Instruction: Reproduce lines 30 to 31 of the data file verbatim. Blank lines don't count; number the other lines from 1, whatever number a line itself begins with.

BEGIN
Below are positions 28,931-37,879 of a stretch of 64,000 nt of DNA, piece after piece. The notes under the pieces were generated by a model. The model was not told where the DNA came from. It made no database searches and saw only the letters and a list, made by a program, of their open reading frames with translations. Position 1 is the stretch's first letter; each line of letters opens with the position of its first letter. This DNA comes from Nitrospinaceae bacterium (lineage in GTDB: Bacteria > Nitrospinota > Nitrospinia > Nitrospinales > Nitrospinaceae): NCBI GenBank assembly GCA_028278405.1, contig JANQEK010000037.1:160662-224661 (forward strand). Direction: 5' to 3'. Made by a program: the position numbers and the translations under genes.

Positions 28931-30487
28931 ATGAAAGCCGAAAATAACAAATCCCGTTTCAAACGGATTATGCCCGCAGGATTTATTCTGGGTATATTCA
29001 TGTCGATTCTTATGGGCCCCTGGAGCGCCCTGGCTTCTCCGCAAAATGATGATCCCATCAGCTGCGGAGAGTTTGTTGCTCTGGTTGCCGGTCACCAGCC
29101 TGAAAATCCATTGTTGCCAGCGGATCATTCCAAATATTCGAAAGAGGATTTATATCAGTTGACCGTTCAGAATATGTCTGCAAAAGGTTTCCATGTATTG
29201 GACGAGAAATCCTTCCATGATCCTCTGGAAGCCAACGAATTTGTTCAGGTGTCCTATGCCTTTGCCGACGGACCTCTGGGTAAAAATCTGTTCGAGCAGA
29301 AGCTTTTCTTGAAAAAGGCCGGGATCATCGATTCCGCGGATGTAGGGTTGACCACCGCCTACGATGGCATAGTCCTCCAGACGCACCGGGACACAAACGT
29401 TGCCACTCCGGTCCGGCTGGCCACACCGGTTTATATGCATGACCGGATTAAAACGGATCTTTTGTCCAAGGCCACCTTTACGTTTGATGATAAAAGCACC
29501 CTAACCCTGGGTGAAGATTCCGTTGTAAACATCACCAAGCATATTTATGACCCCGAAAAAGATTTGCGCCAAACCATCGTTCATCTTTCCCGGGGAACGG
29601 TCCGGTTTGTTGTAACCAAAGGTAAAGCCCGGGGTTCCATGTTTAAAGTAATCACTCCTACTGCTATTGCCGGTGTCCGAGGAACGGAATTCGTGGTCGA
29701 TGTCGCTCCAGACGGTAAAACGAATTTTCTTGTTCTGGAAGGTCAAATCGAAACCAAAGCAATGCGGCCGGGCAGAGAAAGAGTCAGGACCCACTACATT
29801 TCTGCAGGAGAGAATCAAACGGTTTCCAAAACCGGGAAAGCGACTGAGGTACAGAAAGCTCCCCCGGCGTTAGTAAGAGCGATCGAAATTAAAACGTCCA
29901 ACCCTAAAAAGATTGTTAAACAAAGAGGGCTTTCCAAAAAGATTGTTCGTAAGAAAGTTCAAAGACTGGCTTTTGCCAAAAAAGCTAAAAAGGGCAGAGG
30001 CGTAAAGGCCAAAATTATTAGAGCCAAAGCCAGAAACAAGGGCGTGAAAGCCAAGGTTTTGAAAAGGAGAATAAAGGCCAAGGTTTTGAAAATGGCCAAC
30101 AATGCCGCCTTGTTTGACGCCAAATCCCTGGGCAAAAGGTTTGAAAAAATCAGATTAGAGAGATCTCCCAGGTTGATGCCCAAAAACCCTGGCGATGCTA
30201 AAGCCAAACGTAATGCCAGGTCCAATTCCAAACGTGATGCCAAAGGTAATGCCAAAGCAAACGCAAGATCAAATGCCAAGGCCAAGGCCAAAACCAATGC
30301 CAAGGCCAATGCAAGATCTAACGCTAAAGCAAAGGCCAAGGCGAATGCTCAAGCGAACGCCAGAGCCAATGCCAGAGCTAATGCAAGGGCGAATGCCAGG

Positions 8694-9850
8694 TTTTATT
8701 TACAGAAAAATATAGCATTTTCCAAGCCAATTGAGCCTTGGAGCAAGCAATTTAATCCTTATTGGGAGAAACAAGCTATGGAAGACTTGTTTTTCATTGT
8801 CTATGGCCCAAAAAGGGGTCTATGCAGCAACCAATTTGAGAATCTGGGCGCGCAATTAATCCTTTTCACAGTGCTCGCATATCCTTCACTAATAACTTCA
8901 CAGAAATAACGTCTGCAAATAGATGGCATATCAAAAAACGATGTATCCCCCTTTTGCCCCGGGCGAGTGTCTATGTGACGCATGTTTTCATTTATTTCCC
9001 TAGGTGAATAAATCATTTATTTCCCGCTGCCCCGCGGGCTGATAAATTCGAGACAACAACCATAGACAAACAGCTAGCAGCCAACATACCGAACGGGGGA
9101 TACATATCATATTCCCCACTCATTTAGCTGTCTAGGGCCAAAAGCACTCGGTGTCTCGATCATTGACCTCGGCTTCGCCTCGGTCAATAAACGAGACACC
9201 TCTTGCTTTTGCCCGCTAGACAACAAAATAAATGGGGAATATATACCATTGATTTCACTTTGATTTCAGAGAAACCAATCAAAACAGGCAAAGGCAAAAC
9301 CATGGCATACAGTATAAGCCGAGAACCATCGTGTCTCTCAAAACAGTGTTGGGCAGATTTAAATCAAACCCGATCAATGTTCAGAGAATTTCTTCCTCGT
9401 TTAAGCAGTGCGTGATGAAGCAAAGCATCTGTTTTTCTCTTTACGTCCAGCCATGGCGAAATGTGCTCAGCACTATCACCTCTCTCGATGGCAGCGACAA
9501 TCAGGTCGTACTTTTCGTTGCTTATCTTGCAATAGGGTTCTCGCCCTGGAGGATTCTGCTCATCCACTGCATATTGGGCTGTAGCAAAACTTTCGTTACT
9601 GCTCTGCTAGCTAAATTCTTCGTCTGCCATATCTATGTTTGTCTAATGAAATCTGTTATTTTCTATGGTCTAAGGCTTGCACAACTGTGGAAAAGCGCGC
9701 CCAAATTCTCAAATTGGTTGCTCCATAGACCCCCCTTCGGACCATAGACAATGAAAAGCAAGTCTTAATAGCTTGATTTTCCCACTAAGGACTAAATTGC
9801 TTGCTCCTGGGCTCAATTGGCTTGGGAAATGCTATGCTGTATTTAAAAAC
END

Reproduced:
9701 CCAAATTCTCAAATTGGTTGCTCCATAGACCCCCCTTCGGACCATAGACAATGAAAAGCAAGTCTTAATAGCTTGATTTTCCCACTAAGGACTAAATTGC
9801 TTGCTCCTGGGCTCAATTGGCTTGGGAAATGCTATGCTGTATTTAAAAAC